Plants have revived as key export drivers. Three keywords are “Middle East,” “petroleum,” and “consortium.” Consortia of Korean builders supported by financial institutions have won many oil and gas plant orders in the Middle East.
The Ministry of Trade, Industry and Energy announced on July 14 that overseas plant order amounts during the first half of this year reached US$33.7 billion, a 20 percent increase from the same period last year (US$28 billion).
By region, orders from Africa, almost barren so far, grew the most. Orders from Africa during the first half of 2011 were only US$530 million, but this jumped to US$5.6 billion this year, growing more than ten times higher within three years. A consortium of Hyundai Engineering and Hyundai E&C made a contract of combined thermal power plant construction worth US$1.36 billion in Biskra and Jijel, Algeria, in February. A consortium of Daelim and GS E&C also won a contract for a US$610 million combined thermal power plant construction project in Kais, Algeria. Especially, the construction project in Biskra and Jijel is the biggest contract that Korean companies have won in Africa so far. Choi Gyu-jong, director of the shipbuilding and offshore plant division of the Ministry of Trade, Industry and Energy, explained, “Demand for plant construction is rapidly growing in Africa. More and more Korean companies are entering this emerging market.”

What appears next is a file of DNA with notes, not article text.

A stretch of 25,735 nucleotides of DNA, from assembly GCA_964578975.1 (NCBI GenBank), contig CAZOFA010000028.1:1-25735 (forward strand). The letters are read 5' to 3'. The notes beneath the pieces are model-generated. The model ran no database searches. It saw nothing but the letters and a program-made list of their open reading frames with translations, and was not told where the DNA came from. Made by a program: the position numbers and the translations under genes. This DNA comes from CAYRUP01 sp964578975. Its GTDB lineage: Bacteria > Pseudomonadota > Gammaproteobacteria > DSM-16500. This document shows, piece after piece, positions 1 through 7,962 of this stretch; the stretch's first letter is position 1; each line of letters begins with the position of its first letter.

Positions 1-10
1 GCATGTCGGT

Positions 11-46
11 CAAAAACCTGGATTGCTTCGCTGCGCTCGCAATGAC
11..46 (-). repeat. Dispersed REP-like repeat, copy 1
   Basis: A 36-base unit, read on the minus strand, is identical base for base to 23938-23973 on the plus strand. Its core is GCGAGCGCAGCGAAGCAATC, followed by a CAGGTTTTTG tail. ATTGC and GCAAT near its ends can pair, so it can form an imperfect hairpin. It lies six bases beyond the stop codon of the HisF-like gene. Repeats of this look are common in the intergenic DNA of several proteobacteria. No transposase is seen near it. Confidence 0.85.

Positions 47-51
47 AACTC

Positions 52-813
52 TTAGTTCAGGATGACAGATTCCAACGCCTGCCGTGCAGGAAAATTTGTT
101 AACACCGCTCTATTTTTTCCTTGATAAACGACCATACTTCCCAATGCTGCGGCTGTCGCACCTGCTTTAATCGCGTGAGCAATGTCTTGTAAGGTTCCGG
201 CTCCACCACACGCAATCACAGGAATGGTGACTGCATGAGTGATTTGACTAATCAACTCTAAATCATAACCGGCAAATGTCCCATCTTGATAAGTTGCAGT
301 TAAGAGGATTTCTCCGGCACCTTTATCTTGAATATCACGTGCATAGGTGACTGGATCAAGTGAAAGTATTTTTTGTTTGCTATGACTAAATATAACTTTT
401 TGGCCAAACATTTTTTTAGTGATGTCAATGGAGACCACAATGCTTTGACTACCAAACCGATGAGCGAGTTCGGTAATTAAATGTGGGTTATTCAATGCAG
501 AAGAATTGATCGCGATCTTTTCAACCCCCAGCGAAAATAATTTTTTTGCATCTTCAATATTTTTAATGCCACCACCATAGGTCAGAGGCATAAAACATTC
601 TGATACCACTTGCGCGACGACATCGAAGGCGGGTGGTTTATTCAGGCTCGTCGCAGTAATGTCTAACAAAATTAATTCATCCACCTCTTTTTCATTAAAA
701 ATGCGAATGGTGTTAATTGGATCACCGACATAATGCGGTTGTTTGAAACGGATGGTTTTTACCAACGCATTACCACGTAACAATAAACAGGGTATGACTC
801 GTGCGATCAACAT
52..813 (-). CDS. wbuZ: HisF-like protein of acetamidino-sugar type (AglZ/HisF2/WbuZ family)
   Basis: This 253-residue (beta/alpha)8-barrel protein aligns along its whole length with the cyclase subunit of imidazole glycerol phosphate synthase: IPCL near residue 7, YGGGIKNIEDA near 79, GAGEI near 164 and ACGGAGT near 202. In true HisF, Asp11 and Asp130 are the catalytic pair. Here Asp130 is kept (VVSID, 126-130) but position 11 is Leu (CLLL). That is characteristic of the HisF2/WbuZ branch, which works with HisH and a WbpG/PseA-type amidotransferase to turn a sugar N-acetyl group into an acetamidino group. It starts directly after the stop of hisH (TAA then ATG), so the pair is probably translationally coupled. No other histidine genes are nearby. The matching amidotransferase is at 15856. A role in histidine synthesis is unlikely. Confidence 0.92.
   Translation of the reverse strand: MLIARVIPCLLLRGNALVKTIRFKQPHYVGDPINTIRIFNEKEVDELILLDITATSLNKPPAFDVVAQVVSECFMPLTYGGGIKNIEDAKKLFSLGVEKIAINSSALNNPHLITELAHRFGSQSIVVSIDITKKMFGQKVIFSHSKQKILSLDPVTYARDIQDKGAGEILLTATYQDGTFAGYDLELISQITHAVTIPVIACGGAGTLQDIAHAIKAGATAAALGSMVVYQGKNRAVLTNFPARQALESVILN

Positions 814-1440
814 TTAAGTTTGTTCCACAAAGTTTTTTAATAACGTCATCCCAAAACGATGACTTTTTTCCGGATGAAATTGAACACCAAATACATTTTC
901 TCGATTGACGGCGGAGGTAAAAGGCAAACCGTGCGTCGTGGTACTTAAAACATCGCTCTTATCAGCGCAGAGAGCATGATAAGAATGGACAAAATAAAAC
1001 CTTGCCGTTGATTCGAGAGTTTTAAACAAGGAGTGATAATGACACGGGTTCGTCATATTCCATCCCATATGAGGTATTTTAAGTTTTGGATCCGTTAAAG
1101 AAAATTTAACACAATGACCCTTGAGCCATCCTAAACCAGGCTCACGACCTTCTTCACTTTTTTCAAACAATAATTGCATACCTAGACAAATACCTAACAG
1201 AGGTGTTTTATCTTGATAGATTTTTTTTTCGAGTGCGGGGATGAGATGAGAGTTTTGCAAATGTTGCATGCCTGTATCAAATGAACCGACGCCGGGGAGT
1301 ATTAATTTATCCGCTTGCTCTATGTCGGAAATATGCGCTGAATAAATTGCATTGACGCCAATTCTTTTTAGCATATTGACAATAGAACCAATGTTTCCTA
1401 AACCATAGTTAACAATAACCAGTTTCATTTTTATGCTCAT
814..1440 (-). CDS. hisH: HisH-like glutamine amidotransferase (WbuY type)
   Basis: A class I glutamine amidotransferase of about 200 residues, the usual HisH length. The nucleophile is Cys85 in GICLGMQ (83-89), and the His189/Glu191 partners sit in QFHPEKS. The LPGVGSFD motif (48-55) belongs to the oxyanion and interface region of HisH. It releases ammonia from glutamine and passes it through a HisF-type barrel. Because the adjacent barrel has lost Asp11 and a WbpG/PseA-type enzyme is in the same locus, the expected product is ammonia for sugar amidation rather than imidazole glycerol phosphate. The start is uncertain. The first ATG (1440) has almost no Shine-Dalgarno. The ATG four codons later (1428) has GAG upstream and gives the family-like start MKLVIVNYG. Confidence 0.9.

Performance in the Middle East, home ground for Korean companies, also improved, even with the geopolitical insecurities in Iraq. Orders within the Middle East grew more than three times to US$17.3 billion in the first half this year from US$5.5 billion a year ago. A consortium of Hyundai E&C, SK E&C, GS E&C, and Hyundai Engineering won a contract for refinery construction in Karbala, Iraq. A consortium of Korean construction companies won other construction deals in Kuwait as well.
Performance in Europe and Asia became worse, quite different from the Middle East and Africa. In Europe, the order amount sharply declined to US$72 million during the same period this year from US$8.86 billion in the previous year. In Asia, the order amount dropped more than 40 percent from US$9.6 billion to US$5.4 billion. Offshore and industrial plants are the main items in above areas, but the absolute number of new builds decreased, according to the Ministry of Trade, Industry and Energy.
Offshore plants accounted for 38.5 percent of the total orders last year, but this decreased to 8.1 percent this year. Industrial plants decreased to 4.5 percent from 11.8 percent as well. The economic recession in Europe and Asia is directly reflected in plant orders.
However, the plant market during the second half this year is expected to continue a growth trend thanks to major project orders from the Middle East and other emerging economies. The Middle Eastern crisis or Iraq problem, if elongated, could hurt the new order market, though. An official at the Ministry of Trade, Industry and Energy said, “We will actively try to attract new orders from the overseas market in order to reach US$70 billion this year. We will have Central and South America project road shows in this coming October as a part of our efforts.”